31.  See, for example, his various discussions of feudalism in the Philosophy of Right, including this account of the distinction between the mechanical relations of power in the feudal system and the institutional agreements in an “organic relationship” or community: “Thus, the history of despotisms and of the purely feudal monarchies of earlier times represents a succession of rebellions, acts of violence by rulers, civil wars, the downfall of sovereign princes and dynasties, and in consequence, general devastation and destruction on both internal and external fronts. The reason for this is that, in conditions such as these, the division [Teiling] of political business is purely mechanical, with its different parts distributed among vassals, pashas, etc., so that the difference [between these elements] is not one of determination and form, but merely of greater or lesser power. Thus, each part maintains itself alone, and in so doing, it promotes only itself and not the others along with it, and has within itself the complete set of moments which it requires for independence and self-sufficiency. In an organic relationship, the units in question are not parts but members, and each maintains the others while fulfilling its own function; the substantial end and product of each is to maintain the other members while simultaneously maintaining itself. Such guarantees as are required, whether for the continuity of the succession and of the power of the sovereign in general, or for justice, public freedom, etc., are secured by means of institutions.” G.W.F. Hegel, Elements of the Philosophy of Right, ed. Allen W. Wood (Cambridge: Cambridge University Press, 1991), §286, 327–28.
32.  Sir Joshua Reynolds, Kt., “The Fourth Discourse,” in Discourses Delivered to the Students of the Royal Academy (London: Seeley & Co. Limited, 1905), 99.
33.  Immanuel Kant, “§20. The condition of the necessity that is alleged by a judgment of taste is the idea of a common sense,” in Critique of the Power of Judgment (Cambridge: Cambridge University Press, 2000), 122.
34.  For a brief version of this argument, see Jacopo Custodi, “Italian Identity Doesn’t Have to Belong to the Far Right,” Jacobin, August,14, 2021, “Rejecting Italian identity en bloc ends up legitimizing our enemies’ discourse—and leaving it unchallenged in its battle to define what Italy is and what being Italian means.” He goes on to locate his argument in a larger tradition of thought by quoting from the book Fragments of the Century (New York: Saturday Review Press, 1973): “The point, as Michael Harrington put it in a famous text, is that, ‘If the Left wants to change this country because it hates it, then the people will never listen to the Left and the people will be right.’” For a more extended treatment, see Paul W. Ludwig, Rediscovering Political Friendship: Aristotle’s Theory and Modern Identity, Community, and Equality (Cambridge: Cambridge University Press, 2020), which opens with this: “As this book goes to press, a clear preference for fellow citizens over various outsiders is flexing its muscles, showing real political power the world over. … Such collective expressions of feeling have been misguided, even debased, in many respects. Their popular resurgence possibly owes something to academic neglect: the way we downplay and denigrate the love of one’s own, implicitly hoping that it can be suppressed and cease to make demands on us. It is time to think more carefully about such feelings. … Since such feelings cannot be extirpated, it follows that they are a predicament rather than a choice. …We can have them in worse ways, or we can have them in better ways. But we cannot choose not to have them. Let us study them in hopes of having them in the best ways possible” (xi). He goes on to argue the following: “Neo-liberals, progressives, and communitarians alike, in a thread running through much recent political theory, take ill-advised stances toward the love of one’s own … [by] ignoring these passions (liberals), to hoping to get beyond them (progressives), to artificially encouraging them (communitarians)” (173). His solution is a liberal one, but as he puts it, one that seeks to “shelter liberal practices from the blowback of liberal theory” (297), or neoliberalism’s destruction of the institutions of social democracy. This is achieved by activating citizen power through the cultivation of political, civic and community forms of identification and participation working with, rather than against, “the political psychology of the irascible passions” (8). In this sense, it might be said to overlap considerably with arguments like that made in Fredric Jameson’s call for a “universal army.” See Fredric Jameson, An American Utopia: Dual Power and the Universal Army, ed. Slavoj Žižek (New York: Verso, 2016).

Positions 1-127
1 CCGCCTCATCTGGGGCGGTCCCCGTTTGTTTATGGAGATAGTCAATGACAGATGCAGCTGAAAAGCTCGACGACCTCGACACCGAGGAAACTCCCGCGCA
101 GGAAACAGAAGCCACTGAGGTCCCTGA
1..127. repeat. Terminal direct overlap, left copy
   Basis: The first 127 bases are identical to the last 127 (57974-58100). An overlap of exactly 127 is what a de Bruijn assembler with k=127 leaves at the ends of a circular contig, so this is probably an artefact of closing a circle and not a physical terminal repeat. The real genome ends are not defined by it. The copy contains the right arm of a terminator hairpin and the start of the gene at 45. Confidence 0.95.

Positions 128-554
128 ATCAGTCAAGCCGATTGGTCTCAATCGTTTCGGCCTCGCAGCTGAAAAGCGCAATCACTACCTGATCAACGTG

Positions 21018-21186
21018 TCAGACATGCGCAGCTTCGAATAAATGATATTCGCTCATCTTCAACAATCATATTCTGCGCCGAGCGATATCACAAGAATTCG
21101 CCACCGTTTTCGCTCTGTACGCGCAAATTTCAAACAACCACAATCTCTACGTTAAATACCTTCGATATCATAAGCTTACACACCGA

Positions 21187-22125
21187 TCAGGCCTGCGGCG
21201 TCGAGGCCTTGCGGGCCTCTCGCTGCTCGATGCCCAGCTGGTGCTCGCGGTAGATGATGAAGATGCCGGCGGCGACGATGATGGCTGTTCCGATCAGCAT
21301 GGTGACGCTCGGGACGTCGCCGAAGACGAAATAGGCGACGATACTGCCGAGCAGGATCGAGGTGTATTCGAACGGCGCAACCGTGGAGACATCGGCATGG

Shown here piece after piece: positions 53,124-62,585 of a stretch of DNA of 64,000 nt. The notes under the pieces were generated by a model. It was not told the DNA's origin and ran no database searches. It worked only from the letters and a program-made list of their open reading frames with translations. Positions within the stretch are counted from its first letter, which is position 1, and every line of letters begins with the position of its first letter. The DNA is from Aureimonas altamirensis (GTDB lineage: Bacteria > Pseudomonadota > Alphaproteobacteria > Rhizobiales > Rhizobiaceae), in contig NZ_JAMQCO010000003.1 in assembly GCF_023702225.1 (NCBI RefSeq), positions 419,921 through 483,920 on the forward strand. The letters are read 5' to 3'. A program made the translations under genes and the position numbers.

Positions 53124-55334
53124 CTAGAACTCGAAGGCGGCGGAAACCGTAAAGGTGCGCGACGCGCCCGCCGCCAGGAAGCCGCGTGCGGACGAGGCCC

35.  See, for example, Joseph McCartin and Merrie Najimy, “The Origins and Urgency of Bargaining for the Common Good,” The Forge, March 31, 2020,
36.  Karl Marx, “Inaugural Address of the International Working Men’s Association,” Marx & Engels Internet Archive (, 2000,